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Aki 2023 Power Rankings

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It’s that time again. With a basho around the horizon, Fantasy Basho’s Power Rankings are here.


I will once again issue the caveat that these are not predictive, but a look back at who has been doing well coming into a basho. There are many reasons for this–from the ups and downs of performance to the effect of significant promotions or demotions. The biggest reason is injuries, and injuries have already cropped up for Aki. Nishikigi, the story of the first week in Nagoya, hurt his calf at the Sumo Association’s public practice. Hakuoho, the story of sumo in 2023, has undergone shoulder surgery. Nishikigi’s time-table is unclear, while Hakuoho is said to be out for the rest of the year.


Either way, those two rikishi are out for the September tournament. There are other injury worries among top rikishi. Terunofuji had to pull out during Week One, Takakeisho never mounted the dohyo, and Kirishima missed the first three days for the last basho. The only thing the Power Rankings know is how many wins someone collected, being a rather basic mathematical formula.


The value of a basic formula comes from its limited knowledge. Additional adjustments for different absences or win quality add in the assumptions of how those adjustments are built. Seeking more precision simply brings more complexity. Injuries, flukes, and career basho (Nishikigi and Hokutofuji certainly had them in Nagoya) happen. Accounting for all of that would be too much for any formula. Anything attempting to change the formula would likely add more information without making it more predictive.


And it would show something quite different than what the Power Rankings were meant to do. This is showing how a rikishi has performed coming into the basho. It is reflective, not prescriptive. It is meant to take away biases. Take Hokutofuji, who is coming off a playoff loss Jun-Yusho. That was also his first winning record since Aki 2022. He’s not the second-best rikishi coming into Aki. Below, he is listed 7th. That may be generous, especially as it most heavily weights the best tournament of his career.


The Power Rankings for Aki are below. Under those are some notes on the rankings. Here is the formula used to create them:

  • Take the Fantasy Basho score (2 points for each win, 1 point for a kinboshi, 1 point for a Special Prize) for a tournament, adding 10 points for a yusho and 5 for a Jun-Yusho.

  • Add up the last five scores with a modifier. Multiply the most recent basho score by 5, the next most recent by 4, the third most recent by 3, the fourth most recent by 2, and the fifth most recent by 1.

  • For basho in Juryo, take the win total for that tournament and multiply by 1.5. For basho below Juryo, take the win total from that basho.

  • Add a bonus score, which is the budget number for that rikishi in the upcoming basho.


  • Hoshoryu has the top spot after his Yusho and elevation to Ozeki. That's no surprise, and considering the health issues around every other top rikishi he is probably the best rikishi heading in to Aki. Still, a repeat yusho is rare for a reason. That may be the only good reason to think Hoshoryu isn't the best bet for Aki.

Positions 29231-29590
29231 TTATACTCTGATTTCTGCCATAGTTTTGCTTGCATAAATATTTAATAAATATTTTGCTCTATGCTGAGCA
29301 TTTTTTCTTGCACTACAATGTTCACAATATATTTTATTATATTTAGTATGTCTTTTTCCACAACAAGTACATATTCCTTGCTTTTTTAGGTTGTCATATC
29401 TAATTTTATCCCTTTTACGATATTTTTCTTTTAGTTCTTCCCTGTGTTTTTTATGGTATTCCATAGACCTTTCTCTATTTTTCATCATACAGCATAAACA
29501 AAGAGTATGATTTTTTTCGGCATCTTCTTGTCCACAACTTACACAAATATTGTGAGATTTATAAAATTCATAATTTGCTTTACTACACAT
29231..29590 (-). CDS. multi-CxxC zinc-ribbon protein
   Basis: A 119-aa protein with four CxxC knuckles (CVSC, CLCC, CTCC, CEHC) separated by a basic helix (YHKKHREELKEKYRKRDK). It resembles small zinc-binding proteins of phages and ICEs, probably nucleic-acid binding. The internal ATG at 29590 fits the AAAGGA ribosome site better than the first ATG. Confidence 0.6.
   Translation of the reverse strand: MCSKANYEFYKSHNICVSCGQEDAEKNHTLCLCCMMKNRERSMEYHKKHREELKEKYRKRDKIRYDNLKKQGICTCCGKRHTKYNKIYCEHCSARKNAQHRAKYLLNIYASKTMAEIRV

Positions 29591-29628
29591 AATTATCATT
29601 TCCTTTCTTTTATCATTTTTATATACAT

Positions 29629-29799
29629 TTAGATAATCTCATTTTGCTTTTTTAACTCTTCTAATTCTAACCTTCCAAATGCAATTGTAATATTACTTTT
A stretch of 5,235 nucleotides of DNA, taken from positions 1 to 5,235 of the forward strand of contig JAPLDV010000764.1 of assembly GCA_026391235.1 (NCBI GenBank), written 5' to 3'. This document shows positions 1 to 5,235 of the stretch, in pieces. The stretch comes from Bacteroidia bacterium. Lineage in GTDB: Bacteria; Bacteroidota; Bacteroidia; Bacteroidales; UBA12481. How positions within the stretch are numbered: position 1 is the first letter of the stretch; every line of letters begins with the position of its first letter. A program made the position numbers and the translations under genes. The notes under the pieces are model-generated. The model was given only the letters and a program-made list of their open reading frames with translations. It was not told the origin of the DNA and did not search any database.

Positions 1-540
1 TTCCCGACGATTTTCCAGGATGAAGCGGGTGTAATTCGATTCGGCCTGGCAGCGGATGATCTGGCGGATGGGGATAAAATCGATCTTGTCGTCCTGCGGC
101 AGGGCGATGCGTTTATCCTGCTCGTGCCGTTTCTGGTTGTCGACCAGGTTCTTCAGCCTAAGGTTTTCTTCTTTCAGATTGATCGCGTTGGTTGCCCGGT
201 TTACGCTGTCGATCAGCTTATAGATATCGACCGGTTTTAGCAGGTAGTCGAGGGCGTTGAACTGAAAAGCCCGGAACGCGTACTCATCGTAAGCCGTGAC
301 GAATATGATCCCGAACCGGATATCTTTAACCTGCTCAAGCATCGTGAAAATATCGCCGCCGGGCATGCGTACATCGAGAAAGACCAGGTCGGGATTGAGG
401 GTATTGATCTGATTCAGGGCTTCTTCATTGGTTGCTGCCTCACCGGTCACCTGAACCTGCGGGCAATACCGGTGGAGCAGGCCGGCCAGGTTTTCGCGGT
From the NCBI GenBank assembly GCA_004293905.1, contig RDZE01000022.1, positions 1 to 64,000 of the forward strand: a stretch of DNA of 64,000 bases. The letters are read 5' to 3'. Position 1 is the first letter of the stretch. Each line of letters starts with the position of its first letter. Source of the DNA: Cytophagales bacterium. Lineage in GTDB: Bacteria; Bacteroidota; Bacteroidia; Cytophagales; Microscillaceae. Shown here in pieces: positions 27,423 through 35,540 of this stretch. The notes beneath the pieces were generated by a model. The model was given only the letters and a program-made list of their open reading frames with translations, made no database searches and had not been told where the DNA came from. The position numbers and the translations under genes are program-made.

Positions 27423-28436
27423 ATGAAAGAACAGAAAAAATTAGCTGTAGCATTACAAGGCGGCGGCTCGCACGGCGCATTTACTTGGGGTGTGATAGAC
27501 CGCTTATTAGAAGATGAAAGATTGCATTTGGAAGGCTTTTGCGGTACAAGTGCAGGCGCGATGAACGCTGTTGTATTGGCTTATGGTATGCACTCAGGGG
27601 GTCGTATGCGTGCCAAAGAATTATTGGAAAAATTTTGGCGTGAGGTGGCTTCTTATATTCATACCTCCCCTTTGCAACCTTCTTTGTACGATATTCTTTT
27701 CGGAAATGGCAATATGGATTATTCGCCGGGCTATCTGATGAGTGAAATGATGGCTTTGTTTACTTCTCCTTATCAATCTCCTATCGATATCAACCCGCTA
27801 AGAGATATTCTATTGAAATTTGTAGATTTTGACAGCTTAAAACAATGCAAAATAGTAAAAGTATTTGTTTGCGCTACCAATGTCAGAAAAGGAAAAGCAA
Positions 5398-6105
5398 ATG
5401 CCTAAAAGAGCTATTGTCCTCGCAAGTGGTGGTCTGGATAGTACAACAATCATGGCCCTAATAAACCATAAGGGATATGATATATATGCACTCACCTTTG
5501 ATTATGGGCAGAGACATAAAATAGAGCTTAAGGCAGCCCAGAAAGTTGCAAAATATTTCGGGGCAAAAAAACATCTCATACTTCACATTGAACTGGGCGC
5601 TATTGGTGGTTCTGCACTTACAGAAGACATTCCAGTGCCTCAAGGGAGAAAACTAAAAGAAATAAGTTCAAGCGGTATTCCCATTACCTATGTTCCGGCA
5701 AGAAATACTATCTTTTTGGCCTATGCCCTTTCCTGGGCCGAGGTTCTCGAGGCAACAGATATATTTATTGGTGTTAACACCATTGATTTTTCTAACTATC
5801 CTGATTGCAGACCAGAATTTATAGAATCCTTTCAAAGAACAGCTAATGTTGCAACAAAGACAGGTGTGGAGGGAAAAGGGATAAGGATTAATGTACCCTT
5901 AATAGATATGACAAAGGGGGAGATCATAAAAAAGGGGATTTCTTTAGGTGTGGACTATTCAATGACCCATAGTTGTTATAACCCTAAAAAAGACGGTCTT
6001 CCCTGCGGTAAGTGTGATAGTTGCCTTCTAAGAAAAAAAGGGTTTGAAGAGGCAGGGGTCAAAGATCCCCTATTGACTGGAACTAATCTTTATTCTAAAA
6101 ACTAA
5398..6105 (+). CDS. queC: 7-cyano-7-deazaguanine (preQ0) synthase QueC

• Kirishima is the only other rikishi in shouting distance of Hoshoryu by these rankings. He is only blemished by his odd three day absence in Nagoya. In addition to recent Ozeki promotions, Hoshoryu and Kirishima have also both been extremely consistent over the past year. The only losing record was Kirishima's Nagoya.

  • SImilarly consistent have been Daieisho and Wakamotoharu, who are still at Sekiwake. That is a remarkable achievement, and their performances place them in 3rd and 4th on the rankings. Shin-Sekiwake Kotonowaka and former Ozeki Asanoyama are not far behind. They got their rankings in different ways. Kotonowaka has been a conistent performer in upper Maegashira and the lower Sanyaku. His 11 wins at Nagoya shot him up. The once suspended Asanoyama is making his way back towards Sanyaku, and he's been fantastic when on the dohyo. He did miss a few days in Nagoya, but a 15 match slate should have him around the yusho race.

  • Like Asanoyama, Gonoyama, Shonnanoumi, and Hakuoho are carrying lower level basho which can't be worth as many points. Hakuoho actually has zeroes, because he only joined sumo in January. These men should all be considered strong rikishi who can obviously compete in Makuuchi. The Power Rankings placing them behind the very top rikishi by this method shows that we do not have the evidence to know what their ceiling may be. Asanoyama is nearing thirty, while Gonoyama and Shonnanoumi are recent debutants at 25. Hakuoho has been spectacular, but is getting surgery. Those aren't reasons to think they're crash, but they are all good reasons to hold back on Ozeki or Yokozuna projections.

  • The bottom of the rankings have two very familiar names in Terunofuji and Mitakeumi. In May, Terunofuji was the Yusho winner. Otherwise, he hasn't completed all 15 days in the last year. Mitakeumi has been getting on the dohyo. He just hasn't been very effective. Let them be a reminder that however a rikishi has performed recently, things can change quickly.

Live sumo starts in two days. Let's hope we have a good one.

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1 Comment


Eyup Cetin
Eyup Cetin
Sep 09, 2023

I don’t understand how these numbers come with your formula. Hoshoryu had 12 wins, times 2 makes 24. +1 for special price and +10 for Yusho makes 35, not 37. Nishikigi would be 10x2+1=21, not 22. Gonoyama 10x2+1=21, not 20. I didn’t check everybody, there might be others. Am I misunderstanding something?

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